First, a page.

While there were almost 14,000 asylum cases under review at the end of 2015, Japan accepted only 27 refugees last year. The year before that, just 11.
The low acceptance rate stands in stark contrast to Europe, which has seen hundreds of thousands of refugees arrive from countries such as Iraq, Syria and Eritrea. In the first half of the year, European countries ruled on 495,000 asylum applications, approving more than 293,000, according to Eurostat, the statistics office of the European Union. In addition, European countries had more than 1.1 million more cases that they had yet to decide on at the end of June.
Belgium, with a population less than a tenth the size of Japan’s, decided on more than 13,000 asylum applications in the first half of the year. It had approved almost two-thirds by the end of June, of which 1,975 were minors. Germany, with a population two-thirds the size of Japan’s, approved 174,230 asylum requests out of 256,715 in the first six months of the year. That included 51,185 children.
At the same time, countries in Europe and elsewhere are growing colder on immigration — not least the United States, where Donald Trump this month won the presidency on a nativist platform. Trump is vowing to deport millions of people illegally residing in the country.
Chiba, the ex-justice minister who was in office when Gursewak wrote his first letter, says Japan’s immigration policy needs to be revamped.
“There should be a proper, wider system of granting residence permits,” even to those who are in Japan illegally, she said in an interview. “We could grant amnesty to everyone who is already in Japan and is living illegally, and work toward setting up a proper system of accepting newcomers.”
Chiba’s is a rare voice of dissent. Across the Japanese political spectrum, there is broad support for keeping immigration barriers high. Last year, Prime Minister Shinzo Abe said the solution to Japan’s demographic problems was getting more women and the elderly into the workforce, not loosening the nation’s immigration laws.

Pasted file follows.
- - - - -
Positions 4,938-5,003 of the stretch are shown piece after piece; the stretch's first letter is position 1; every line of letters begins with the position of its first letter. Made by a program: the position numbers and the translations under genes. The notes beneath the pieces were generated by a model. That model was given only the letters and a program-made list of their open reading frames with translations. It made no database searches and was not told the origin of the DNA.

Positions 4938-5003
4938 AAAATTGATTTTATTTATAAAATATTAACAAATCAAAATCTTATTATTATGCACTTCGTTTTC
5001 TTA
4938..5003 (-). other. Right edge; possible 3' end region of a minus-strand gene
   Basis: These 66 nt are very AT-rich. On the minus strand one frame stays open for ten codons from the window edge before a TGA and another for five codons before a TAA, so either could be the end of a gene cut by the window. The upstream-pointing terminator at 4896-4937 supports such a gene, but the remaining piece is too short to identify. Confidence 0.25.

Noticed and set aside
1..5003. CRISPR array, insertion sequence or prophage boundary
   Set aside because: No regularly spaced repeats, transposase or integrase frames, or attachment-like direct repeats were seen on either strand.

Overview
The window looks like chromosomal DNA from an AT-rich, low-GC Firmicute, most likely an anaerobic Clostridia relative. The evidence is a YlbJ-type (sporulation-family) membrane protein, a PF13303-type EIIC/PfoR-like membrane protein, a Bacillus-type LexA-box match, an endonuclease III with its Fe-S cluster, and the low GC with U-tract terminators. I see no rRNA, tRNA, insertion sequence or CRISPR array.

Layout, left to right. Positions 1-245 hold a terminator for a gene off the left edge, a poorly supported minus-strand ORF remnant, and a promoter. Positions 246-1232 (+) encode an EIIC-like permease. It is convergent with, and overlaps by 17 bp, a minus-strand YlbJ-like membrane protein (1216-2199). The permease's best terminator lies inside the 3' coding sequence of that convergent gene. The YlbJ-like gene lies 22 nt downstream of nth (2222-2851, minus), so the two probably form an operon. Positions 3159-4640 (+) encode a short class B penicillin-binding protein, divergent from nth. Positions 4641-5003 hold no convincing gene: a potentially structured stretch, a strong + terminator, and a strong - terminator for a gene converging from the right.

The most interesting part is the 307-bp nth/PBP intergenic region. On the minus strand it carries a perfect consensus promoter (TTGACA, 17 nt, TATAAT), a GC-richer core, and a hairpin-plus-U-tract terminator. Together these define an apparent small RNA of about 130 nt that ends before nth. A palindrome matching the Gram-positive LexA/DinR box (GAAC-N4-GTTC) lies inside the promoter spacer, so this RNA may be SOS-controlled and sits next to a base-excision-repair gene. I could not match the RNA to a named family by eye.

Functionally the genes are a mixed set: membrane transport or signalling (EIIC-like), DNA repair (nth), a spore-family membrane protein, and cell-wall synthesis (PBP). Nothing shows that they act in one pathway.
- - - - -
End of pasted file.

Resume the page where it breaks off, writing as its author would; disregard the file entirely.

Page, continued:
For at least some children, there is a path to residency. But it involves a cruel choice.
Five families on provisional release said immigration authorities had outlined a deal to them: The children could stay in Japan legally if the parents returned to their country of origin. Immigration officials confirmed such an arrangement exists, but said the offer was only made in cases where the family first raised it.
A disturbing offer
That’s not how Gursewak’s father tells it. It was early on a weekday in mid-2015 when Bharpoor Singh says he got a phone call from the Tokyo Regional Immigration Bureau asking him and his wife to come in for an interview that same day.
The Singhs were worried. In the past, such requests had been made in writing. And only a few months earlier, their appeal against the rejection of their asylum application had been turned down by the authorities.
The first part of the meeting followed the pattern of previous engagements, Bharpoor said. Speaking through a Punjabi interpreter, an immigration official quizzed the Singhs about their lives, in particular how they made a living. Bharpoor told the official that their only means of support were donations from a Sikh charity and individuals in the Sikh community.